I certainly share the opinion of Stefan Johansson, Head of Dramaturgy at the Royal Swedish Opera, as expressed in the liner-notes: ‘Tyrén is chiefly remembered as an actor-singer with a voice more characteristic than beautiful and a dominant and colourful stage personality. It might come as a surprise listening to these representative excerpts of a number of his impersonations so many years later that Arne Tyrén in fact sounds so good and sings so well.’ Expressive but with a dryness of tone that increasingly came closer to speech-song - those were my opinions of him. Here, in a well chosen programme, he reveals a remarkably sonorous instrument. The opening aria from du Puy’s Ungdom och dårskap, at once gives ample evidence of this, as well as his excellent enunciation and his lively involvement. Edouard du Puy was a Swiss-born musician, educated in Paris where he studied violin and piano and eventually arrived at Stockholm, where he became concert-master in the Royal Orchestra. He was also a singer, actor and composer. The operetta Ungdom och dårskap stems from 1814 and was a great success. Du Puy played the hero, a seducer, a pursuit which he also seems to have taken up in his private life.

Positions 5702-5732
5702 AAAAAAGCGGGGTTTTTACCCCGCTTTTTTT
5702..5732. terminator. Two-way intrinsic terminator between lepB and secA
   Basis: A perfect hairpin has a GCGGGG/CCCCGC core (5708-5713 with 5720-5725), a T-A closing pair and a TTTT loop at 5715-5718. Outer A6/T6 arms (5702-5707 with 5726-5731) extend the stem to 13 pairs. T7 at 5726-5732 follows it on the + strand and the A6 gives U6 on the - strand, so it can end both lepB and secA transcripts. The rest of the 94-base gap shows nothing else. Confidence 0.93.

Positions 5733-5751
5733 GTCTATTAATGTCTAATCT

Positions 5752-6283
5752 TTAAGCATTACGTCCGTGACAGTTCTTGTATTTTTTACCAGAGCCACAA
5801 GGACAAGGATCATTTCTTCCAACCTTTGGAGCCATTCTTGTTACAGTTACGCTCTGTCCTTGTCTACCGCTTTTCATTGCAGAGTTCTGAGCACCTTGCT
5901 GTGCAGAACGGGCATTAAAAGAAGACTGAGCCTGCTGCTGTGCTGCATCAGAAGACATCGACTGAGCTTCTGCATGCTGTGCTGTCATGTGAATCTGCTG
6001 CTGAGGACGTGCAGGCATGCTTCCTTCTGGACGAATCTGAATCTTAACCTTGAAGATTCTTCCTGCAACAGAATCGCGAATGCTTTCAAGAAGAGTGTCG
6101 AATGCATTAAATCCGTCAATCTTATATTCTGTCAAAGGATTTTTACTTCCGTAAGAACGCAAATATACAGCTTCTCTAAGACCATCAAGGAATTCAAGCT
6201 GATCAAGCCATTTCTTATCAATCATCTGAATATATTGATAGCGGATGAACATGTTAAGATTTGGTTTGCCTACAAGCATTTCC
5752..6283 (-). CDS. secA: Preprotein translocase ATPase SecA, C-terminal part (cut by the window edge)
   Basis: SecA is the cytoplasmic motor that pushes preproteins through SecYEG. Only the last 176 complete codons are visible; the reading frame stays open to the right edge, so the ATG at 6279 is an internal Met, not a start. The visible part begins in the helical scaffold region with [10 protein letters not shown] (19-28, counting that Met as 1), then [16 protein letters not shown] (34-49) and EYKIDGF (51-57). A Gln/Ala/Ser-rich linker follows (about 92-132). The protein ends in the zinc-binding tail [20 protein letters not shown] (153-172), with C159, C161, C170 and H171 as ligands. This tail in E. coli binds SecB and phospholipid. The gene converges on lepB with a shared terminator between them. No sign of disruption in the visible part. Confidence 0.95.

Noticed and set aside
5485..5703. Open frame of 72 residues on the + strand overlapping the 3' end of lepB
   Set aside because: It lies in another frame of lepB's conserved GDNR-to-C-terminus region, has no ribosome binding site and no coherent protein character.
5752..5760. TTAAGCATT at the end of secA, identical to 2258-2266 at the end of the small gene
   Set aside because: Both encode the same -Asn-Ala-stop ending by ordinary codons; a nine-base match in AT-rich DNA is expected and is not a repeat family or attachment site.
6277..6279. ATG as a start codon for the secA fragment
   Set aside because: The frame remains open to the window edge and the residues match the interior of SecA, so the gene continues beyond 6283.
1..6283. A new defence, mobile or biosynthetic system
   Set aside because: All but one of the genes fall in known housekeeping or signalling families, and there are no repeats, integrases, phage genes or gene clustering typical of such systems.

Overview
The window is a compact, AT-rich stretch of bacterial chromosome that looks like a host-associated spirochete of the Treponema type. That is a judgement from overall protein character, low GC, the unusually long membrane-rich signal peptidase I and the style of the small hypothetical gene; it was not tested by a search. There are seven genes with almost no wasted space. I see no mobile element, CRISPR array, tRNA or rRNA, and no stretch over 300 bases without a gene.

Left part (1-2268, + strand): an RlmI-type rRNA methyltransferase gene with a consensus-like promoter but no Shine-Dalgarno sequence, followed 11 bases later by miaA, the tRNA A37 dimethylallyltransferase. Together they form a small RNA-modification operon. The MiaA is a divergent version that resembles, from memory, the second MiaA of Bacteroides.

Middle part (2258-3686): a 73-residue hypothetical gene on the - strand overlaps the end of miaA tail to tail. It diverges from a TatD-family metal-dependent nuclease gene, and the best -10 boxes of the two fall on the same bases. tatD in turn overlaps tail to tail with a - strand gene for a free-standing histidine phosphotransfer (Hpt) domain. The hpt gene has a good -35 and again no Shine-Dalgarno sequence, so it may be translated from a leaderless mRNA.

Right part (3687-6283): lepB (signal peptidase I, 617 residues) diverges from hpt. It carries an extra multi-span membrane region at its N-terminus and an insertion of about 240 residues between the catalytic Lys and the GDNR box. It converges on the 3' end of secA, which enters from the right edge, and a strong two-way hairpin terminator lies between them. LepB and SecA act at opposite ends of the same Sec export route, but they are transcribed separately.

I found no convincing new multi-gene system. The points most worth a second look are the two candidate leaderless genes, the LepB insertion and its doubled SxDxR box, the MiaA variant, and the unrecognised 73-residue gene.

Tyrén’s Doctor Bartolo is a person not to be tampered with and is magnificently sung with the same larger than life intensity that Fernando Corena also displayed. He can also scale down the voice and be rather intimate. His patter singing is truly accomplished. In a more serious vein he is an expressive Rocco in Fidelio, unfortunately rather distantly recorded.
Don Magnifico in La Cenerentola is impressive - though his voice is decidedly Germanic. That also goes for Sulpice in La fille du regiment, where he is partnered by the brilliant Margareta Hallin. Her perfectly equalized tone, technical mastery and warmth make her an ideal Marie, her coloratura not an iota inferior to Sutherland’s and her enunciation far superior.
In the Wagner repertoire he is an authoritative Pogner and a threatening Hunding, features that no doubt made him even more thrilling when seen in the opera house. Unni Rugtvedt is a good Erda with beautiful legato in the scene from Siegfried but she is overshadowed by Tyrén’s vital and powerful Wanderer.